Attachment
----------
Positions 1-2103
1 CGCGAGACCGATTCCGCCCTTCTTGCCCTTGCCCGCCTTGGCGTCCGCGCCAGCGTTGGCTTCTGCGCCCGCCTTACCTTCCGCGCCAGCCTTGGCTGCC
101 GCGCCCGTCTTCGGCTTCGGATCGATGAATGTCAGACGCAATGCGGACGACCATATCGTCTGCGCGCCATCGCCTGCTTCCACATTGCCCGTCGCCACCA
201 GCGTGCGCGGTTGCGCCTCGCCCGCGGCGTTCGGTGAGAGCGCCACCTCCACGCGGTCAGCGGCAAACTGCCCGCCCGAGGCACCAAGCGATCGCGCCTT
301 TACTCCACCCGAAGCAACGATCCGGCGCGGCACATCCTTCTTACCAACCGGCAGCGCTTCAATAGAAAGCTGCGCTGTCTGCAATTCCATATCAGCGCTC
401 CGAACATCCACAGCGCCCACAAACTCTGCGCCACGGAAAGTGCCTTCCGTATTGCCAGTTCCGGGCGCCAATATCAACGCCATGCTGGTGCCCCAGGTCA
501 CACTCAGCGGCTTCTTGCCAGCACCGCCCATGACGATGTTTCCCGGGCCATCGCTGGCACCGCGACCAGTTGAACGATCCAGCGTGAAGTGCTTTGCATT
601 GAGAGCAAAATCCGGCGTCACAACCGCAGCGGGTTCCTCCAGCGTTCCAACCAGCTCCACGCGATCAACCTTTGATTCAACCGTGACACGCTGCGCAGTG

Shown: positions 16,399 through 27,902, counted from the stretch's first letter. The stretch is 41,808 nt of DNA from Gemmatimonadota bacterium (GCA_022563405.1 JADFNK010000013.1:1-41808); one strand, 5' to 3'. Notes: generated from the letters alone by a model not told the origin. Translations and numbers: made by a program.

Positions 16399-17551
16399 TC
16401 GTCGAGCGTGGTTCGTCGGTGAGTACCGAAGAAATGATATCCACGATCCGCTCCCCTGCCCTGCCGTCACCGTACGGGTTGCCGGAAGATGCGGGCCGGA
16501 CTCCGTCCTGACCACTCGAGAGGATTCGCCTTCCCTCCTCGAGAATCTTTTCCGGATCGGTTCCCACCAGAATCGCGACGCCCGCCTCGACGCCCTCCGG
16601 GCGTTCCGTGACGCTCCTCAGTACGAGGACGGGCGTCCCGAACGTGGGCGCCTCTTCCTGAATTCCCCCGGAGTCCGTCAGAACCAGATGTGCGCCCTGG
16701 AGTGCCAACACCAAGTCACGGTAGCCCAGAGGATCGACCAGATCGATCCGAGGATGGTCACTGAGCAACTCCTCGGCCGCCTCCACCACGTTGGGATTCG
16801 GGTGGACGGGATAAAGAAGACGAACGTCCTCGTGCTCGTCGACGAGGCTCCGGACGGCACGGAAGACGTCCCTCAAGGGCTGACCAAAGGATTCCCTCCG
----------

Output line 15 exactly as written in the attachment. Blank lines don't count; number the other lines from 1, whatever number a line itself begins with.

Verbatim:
16701 AGTGCCAACACCAAGTCACGGTAGCCCAGAGGATCGACCAGATCGATCCGAGGATGGTCACTGAGCAACTCCTCGGCCGCCTCCACCACGTTGGGATTCG